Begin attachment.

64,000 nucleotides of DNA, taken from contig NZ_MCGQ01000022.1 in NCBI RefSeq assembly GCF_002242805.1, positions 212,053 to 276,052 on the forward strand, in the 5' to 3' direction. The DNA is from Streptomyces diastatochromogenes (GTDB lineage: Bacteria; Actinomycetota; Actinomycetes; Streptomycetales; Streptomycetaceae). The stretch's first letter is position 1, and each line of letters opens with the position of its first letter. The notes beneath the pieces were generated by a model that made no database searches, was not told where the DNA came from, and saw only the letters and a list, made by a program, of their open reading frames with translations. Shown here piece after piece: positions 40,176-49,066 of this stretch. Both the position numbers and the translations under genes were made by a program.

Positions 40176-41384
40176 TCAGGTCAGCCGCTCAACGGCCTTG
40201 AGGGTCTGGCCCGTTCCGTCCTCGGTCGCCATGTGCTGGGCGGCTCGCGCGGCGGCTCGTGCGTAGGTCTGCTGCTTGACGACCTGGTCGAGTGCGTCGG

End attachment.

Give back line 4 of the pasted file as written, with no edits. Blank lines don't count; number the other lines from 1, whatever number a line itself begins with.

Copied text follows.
40201 AGGGTCTGGCCCGTTCCGTCCTCGGTCGCCATGTGCTGGGCGGCTCGCGCGGCGGCTCGTGCGTAGGTCTGCTGCTTGACGACCTGGTCGAGTGCGTCGG